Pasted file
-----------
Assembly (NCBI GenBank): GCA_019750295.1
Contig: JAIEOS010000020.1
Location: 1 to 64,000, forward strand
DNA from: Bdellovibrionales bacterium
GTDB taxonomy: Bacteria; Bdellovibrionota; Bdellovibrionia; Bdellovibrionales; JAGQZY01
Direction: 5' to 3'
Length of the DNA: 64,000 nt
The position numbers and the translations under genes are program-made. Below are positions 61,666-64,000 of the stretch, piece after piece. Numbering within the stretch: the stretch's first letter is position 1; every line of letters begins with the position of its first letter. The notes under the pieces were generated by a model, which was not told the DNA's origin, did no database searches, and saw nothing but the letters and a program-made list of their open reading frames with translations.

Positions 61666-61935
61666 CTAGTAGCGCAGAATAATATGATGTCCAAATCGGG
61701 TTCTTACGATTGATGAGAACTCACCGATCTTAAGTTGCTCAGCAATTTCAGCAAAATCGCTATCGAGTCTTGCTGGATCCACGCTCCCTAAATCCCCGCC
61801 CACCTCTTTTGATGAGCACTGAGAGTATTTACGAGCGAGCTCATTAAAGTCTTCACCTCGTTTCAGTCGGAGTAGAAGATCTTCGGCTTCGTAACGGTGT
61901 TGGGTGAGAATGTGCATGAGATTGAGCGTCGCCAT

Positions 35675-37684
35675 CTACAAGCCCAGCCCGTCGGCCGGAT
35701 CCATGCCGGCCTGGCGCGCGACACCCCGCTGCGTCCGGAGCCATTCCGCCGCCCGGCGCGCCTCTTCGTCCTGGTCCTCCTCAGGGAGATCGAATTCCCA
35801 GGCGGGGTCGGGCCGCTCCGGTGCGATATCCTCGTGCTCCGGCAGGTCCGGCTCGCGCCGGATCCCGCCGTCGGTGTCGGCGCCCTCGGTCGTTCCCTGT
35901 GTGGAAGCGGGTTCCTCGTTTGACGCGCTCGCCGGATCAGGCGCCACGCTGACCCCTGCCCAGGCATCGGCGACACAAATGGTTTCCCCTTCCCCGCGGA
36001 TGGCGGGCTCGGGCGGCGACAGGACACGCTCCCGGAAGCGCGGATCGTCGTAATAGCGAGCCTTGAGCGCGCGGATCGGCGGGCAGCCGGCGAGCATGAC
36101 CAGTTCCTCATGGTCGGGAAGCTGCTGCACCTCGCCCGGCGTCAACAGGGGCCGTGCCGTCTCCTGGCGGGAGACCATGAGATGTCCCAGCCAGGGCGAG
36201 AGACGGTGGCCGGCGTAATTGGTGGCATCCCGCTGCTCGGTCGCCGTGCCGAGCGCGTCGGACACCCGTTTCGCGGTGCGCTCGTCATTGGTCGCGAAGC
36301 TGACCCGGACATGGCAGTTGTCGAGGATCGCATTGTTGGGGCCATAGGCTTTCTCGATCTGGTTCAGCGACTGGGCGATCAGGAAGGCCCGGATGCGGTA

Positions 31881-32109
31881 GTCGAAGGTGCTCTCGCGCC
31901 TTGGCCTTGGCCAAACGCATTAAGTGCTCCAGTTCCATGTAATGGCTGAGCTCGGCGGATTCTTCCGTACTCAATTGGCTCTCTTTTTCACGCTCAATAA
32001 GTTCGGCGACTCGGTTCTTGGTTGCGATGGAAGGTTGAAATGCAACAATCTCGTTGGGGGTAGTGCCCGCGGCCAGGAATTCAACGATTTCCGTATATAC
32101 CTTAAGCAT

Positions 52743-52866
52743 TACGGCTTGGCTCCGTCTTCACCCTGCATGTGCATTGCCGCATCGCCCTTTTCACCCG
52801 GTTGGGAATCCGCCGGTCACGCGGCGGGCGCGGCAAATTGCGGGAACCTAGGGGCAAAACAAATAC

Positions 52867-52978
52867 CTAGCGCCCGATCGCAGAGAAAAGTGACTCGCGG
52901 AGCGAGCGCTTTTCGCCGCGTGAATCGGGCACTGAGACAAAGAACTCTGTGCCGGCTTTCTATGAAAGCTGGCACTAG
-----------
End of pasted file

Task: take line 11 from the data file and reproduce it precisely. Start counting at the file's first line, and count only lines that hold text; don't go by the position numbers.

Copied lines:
61701 TTCTTACGATTGATGAGAACTCACCGATCTTAAGTTGCTCAGCAATTTCAGCAAAATCGCTATCGAGTCTTGCTGGATCCACGCTCCCTAAATCCCCGCC